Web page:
RUSSIA's political crisis has entered a twilight zone where everyone wants to rule, but no one actually wields power.
Russian President Boris Yeltsin has declared he will govern by "special rule," but the conservative-dominated parliament immediately retaliated by refusing to recognize what some termed "an attempted coup."
The parliament has kicked the issue to Russia's supreme judicial institution, the Constitutional Court, which is widely expected to overturn the president's decisions. But echoing the president, at least one justice says the court is perhaps too "politicized" to render an impartial ruling.
Some of the president's opponents heaped disdain on his declaration that only his decisions now have force.
"What is it? What's changed? Nothing," said Iona Andronov, a hard-line deputy, of Mr. Yeltsin's phantom decree. "Nothing works in this country, not even coups."
But the parliament, entangled in its own rhetoric about strictly adhering to the Constitution, is hesitating to remove Yeltsin.
"The whole political crisis degenerated into a farce long ago, but now I'm afraid that it can grow into a tragic farce," says Vladimir Pribylovsky, chief of the Moscow think tank Panorama Information Center, referring to the increasing possibility that the power struggle will spark the disintegration of the Russian Federation and civil war.
The political crisis boiled over March 20, when Yeltsin an-nounced he would govern by "special rule," bypassing parliament until an April 25 popular vote on a new constitution, and a presidential vote of confidence.
But it appears Yeltsin lacks the means to enforce his will. That is because the ministers of defense, security, and interior are staying neutral in the constitutional crisis, while Vice President Alexander Rutskoi and Security Council head Yuri Skokov are opposing the president.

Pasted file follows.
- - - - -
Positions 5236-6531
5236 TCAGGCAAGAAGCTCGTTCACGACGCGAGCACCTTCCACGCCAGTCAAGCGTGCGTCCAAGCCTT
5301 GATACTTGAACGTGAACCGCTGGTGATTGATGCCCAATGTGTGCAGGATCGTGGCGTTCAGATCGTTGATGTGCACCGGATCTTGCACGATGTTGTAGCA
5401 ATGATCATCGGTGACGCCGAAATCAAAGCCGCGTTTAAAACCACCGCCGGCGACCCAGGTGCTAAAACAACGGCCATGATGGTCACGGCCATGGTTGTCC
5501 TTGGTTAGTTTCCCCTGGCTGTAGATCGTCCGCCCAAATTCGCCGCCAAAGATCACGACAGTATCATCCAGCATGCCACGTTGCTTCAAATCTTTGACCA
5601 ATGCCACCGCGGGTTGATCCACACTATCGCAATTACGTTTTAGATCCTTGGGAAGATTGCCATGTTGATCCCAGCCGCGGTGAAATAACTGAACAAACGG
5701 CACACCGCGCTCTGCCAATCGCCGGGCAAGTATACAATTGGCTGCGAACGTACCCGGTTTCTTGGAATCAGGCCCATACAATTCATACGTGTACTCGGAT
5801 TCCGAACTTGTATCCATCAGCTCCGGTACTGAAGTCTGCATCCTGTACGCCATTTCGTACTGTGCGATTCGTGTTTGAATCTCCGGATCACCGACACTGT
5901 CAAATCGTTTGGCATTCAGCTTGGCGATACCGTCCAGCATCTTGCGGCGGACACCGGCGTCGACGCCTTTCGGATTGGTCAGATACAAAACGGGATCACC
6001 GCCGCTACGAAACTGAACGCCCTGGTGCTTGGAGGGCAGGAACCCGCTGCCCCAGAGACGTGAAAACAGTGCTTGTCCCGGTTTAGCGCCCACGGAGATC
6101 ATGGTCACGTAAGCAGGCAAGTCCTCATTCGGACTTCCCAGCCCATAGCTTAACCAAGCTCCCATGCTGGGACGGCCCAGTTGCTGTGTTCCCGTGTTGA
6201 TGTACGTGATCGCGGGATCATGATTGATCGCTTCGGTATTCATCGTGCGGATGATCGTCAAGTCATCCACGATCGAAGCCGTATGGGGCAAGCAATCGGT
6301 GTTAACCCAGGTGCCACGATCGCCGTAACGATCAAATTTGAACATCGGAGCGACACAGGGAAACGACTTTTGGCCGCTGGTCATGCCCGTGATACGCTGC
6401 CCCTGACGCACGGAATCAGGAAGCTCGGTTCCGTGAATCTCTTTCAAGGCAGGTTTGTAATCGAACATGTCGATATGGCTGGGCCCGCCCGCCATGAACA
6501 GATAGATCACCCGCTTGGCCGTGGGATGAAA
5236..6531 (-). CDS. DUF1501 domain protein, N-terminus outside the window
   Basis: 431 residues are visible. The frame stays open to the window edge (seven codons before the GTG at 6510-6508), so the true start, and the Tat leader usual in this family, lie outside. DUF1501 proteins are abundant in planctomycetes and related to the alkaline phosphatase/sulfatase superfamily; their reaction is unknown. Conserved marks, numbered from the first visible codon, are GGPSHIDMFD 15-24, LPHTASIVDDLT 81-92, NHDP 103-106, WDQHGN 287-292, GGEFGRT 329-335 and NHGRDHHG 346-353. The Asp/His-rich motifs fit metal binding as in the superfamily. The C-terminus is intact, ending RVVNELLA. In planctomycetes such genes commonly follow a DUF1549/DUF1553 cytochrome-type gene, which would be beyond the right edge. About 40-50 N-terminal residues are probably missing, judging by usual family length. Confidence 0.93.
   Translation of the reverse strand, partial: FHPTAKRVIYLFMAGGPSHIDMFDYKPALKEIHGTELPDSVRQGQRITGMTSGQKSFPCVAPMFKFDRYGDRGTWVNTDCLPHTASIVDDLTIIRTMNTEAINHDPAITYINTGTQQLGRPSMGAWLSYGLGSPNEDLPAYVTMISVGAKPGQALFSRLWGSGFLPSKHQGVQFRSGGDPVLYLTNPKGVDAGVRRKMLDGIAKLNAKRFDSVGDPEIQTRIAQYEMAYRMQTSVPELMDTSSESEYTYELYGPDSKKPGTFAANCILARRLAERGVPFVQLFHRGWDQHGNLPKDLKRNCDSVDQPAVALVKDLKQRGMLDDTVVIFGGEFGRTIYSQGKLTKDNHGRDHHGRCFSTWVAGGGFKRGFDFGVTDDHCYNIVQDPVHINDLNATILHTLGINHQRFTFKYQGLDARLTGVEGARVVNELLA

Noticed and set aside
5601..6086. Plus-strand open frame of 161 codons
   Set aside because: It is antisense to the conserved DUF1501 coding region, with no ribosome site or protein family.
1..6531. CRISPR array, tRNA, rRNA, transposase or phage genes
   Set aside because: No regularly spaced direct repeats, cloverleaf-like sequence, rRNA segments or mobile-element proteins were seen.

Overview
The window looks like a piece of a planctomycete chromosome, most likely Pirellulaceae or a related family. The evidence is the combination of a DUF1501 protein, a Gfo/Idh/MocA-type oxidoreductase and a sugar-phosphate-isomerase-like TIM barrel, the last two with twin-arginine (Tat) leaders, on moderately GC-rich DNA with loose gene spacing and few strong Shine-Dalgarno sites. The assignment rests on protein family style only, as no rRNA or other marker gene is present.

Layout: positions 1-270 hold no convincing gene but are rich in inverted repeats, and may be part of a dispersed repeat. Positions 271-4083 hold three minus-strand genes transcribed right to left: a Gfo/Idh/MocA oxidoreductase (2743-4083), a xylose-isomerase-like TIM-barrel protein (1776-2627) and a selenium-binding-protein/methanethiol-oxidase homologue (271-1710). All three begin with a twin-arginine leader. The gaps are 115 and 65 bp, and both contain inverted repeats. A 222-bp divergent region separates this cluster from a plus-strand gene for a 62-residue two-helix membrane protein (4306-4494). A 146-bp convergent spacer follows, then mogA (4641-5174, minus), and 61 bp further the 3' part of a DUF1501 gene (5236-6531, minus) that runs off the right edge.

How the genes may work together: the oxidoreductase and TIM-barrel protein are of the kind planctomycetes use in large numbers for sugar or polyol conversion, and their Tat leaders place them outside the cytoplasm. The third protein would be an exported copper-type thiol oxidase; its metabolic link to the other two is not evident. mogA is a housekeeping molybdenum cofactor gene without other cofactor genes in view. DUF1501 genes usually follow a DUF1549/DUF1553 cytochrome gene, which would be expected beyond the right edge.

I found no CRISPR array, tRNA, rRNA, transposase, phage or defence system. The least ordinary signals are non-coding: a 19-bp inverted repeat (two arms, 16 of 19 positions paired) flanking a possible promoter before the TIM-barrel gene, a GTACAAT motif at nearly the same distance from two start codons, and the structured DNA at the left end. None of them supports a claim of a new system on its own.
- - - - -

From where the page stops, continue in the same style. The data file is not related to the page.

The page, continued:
Yeltsin's hard-line parliamentary foes, meanwhile, are itching to impeach the president.
It seems the Supreme Soviet, the standing parliament, cannot take action because Yeltsin's decree on special rule had not been published by yesterday. The "special rule" cannot go into effect until the decree is published.
Without the published decree, grounds for the president's impeachment are tenuous. That, in turn, frustrated hard-liners' attempts Sunday to convene the Congress of People's Deputies, the Soviet-era body that is con-stitutionally the highest authority, to consider impeachment.
The spotlight has shifted to the Constitutional Court, which must rule Yeltsin's actions unconstitutional before impeachment proceedings could begin. The court began hearings yesterday on the issue with presidential advisers arguing Yeltsin's case, Justice Ernest Ametistov told the Monitor in a telephone interview.
The justice said that if the court was to help resolve the crisis of power, it would have to rule not only on Yeltsin's actions, but also on the legality of the decision taken at the 8th session of the Congress earlier this month. At that Congress, deputies adopted measures that considerably weakened presidential authority.
YELTSIN'S attempt to introduce special rule was "a direct consequence of the decisions of the Eighth Con-gress.... [The decisions] broke the balance of power," Mr. Ametistov argued.
But before deliberations began, Ametistov, who is considered a judicial liberal, questioned the court's ability to render a fair ruling. He criticized the recent actions of court Chairman Valery Zorkin, who has been outspoken in condemning Yeltsin's special- rule plan as unconstitutional and "an attempted coup."
Mr. Zorkin's statements reflect the court's "extreme politicization," Ametistov told the Interfax news agency. Presidential spokesman Vyacheslav Kostikov says Zorkin's comments show bias in favor of the parliament.
If the court rules against Yeltsin, it is not clear if the hard-liners can muster the two-thirds majority at the Congress needed to impeach the president, several deputies say.
Observers also question whether Yeltsin would recognize a Constitutional Court ruling against him, or a decision by the Congress to impeach him.
"This could lead to a situation in which regional leaders won't obey orders coming from the center," Mr. Pribylovsky says. Already leaders in the autonomous region of Karelia, bordering Finland, branded Yeltsin's actions as un-constitutional and destabilizing.
Perhaps the only way out is for Yeltsin to back off from his "special rule" decree, observers say. At parliament's emergency session Sunday, several speakers, including Mr. Rutskoi, offered the president such an escape route, saying they only objected to special rule, not Yeltsin's intention to hold a popular vote of confidence in his presidency April 25. The best thing Yeltsin could do is never release the text of his decree, Pribylovsky says.